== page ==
To ensure human behaviour is considered in development and evaluation of new technologies, it must be elevated within the policy review process. Currently, assessments address efficacy, quality, and safety, but not factors such as intended use patterns, end-user behaviours, or expected compliance levels . Oftentimes user interaction data is collected by questionnaire or self-reporting, which may not provide a complete picture of user experiences. Further, participants may feel the need to please the researcher or appear in a certain light to their peers . Complementary approaches based on in-depth conversations or observations, and integration of technology, such as motion sensors, to track and measure patterns of activity, can provide a clearer understanding of interactions with new tools . Development of evaluation guidelines considering key human behavioural factors can help to encourage investment in tools that better meet the needs of families and communities. Once a new intervention is implemented, human behaviour indicators should also be considered in programme planning and reporting.
Build resilience to sustain gains
ITNs, IRS and other commodities can provide short and medium-term gains, but long-term success will require sustainable solutions. Socioeconomic development has reduced the burden of malaria in parallel with malaria control efforts  providing an important opportunity to catalyse existing trends. Larval source management (LSM) and improved housing represent interventions that can be effective despite insecticide resistance and can be deployed by communities. LSM, which targets mosquito larvae through temporary or permanent changes to aquatic habitats, or use of chemical or biological larvicides, can reduce mosquitoes that bite indoors or outdoors . Housing improvements, including screened windows and closed eaves, provide protection indoors and immediate nuisance biting reduction, without daily compliance. The proportion of Africans living in improved houses doubled between 2000 and 2015, with most improvements paid for by individual households . Research on end-user design and material preferences, and the existing economy for housing materials and carpentry, can inform promotion, and where appropriate, subsidization, of mosquito-proof housing designs for disease control.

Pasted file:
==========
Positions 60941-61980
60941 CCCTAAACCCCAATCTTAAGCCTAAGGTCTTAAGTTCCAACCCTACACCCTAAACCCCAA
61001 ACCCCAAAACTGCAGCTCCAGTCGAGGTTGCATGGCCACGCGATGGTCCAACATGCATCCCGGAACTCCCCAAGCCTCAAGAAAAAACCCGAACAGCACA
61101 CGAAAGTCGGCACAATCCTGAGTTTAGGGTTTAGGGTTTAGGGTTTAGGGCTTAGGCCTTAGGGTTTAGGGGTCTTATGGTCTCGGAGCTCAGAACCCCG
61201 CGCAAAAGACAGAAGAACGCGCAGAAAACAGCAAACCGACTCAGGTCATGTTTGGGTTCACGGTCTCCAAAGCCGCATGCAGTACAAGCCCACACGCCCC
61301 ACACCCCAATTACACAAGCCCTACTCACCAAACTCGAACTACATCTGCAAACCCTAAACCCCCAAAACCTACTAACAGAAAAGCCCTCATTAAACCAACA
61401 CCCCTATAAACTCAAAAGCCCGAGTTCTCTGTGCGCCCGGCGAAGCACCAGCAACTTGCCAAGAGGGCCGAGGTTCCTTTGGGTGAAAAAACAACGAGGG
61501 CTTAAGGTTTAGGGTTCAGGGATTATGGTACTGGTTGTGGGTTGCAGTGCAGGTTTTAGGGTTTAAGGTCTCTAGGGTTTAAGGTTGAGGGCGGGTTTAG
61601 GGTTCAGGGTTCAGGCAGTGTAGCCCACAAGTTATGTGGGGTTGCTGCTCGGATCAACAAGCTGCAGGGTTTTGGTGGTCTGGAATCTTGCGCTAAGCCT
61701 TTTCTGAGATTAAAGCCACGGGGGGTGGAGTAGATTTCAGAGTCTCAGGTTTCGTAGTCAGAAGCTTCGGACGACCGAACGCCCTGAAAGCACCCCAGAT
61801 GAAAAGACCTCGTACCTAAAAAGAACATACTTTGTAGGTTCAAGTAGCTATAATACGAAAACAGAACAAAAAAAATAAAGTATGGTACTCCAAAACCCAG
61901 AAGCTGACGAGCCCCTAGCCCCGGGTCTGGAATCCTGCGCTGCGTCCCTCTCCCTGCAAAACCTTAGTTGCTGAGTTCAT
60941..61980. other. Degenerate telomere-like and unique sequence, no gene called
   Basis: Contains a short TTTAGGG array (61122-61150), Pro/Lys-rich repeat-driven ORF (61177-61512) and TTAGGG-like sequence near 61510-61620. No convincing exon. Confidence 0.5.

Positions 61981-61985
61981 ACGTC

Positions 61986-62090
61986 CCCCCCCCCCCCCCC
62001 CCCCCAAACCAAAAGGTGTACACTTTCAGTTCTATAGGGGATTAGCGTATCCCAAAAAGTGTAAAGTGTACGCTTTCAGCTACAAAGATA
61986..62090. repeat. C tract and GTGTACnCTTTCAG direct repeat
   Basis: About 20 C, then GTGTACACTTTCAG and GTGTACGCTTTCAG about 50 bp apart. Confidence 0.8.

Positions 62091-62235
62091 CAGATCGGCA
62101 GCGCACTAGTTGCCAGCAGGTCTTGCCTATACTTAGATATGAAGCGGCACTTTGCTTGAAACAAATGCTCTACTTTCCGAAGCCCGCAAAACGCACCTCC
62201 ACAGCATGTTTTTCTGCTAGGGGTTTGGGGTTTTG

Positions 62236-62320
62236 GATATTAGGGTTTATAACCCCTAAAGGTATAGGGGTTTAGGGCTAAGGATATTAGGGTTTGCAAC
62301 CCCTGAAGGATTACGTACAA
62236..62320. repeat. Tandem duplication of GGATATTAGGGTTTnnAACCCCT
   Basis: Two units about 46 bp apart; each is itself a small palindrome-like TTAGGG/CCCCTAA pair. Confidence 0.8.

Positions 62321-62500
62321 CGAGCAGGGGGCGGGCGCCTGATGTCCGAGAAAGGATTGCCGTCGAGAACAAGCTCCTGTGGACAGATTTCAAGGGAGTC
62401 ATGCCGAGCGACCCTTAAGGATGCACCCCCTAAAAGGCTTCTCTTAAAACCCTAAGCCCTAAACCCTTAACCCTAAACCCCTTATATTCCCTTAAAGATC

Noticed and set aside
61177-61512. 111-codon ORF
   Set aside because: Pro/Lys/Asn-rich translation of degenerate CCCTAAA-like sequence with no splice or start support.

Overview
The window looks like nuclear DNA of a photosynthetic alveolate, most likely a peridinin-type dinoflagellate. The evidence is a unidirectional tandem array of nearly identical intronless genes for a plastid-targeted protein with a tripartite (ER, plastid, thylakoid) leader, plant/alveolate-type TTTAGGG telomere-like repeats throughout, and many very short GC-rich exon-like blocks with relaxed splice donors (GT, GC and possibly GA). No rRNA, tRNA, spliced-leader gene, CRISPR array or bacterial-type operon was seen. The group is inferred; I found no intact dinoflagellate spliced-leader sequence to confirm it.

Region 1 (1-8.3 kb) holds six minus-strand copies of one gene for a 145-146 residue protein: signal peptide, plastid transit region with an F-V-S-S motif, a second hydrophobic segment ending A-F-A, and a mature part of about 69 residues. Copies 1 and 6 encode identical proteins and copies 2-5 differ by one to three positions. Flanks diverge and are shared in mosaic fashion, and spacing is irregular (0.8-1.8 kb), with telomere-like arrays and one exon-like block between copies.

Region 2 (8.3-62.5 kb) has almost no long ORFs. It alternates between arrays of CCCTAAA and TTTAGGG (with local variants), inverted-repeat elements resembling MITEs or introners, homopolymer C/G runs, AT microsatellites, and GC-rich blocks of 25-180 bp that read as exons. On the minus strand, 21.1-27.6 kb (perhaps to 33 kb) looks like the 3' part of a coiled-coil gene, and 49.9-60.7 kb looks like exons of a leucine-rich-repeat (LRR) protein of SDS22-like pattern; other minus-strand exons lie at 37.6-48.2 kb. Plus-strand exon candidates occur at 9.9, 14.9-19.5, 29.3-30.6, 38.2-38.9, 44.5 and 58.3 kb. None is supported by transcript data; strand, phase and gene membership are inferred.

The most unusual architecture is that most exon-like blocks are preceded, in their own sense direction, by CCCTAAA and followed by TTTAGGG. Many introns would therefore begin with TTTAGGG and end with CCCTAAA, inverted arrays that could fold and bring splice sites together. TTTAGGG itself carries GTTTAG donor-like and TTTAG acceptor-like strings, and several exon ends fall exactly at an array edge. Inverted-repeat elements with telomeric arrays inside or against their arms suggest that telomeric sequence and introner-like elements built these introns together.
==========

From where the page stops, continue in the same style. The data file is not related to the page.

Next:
Vector control approaches must be nimble and adaptive to respond to changing local vector, disease, and demographic patterns. Such interventions should be locally owned and rely on agile implementation and monitoring systems. Capacity strengthening for data collection, management, analysis and use in-country, and social and behavioural research, can help to ensure availability and use of data at local levels. Increased domestic funding, with decision-making led by technical managers in-country, can minimize disruptions in access to commodities, foster resilience, and provide flexibility.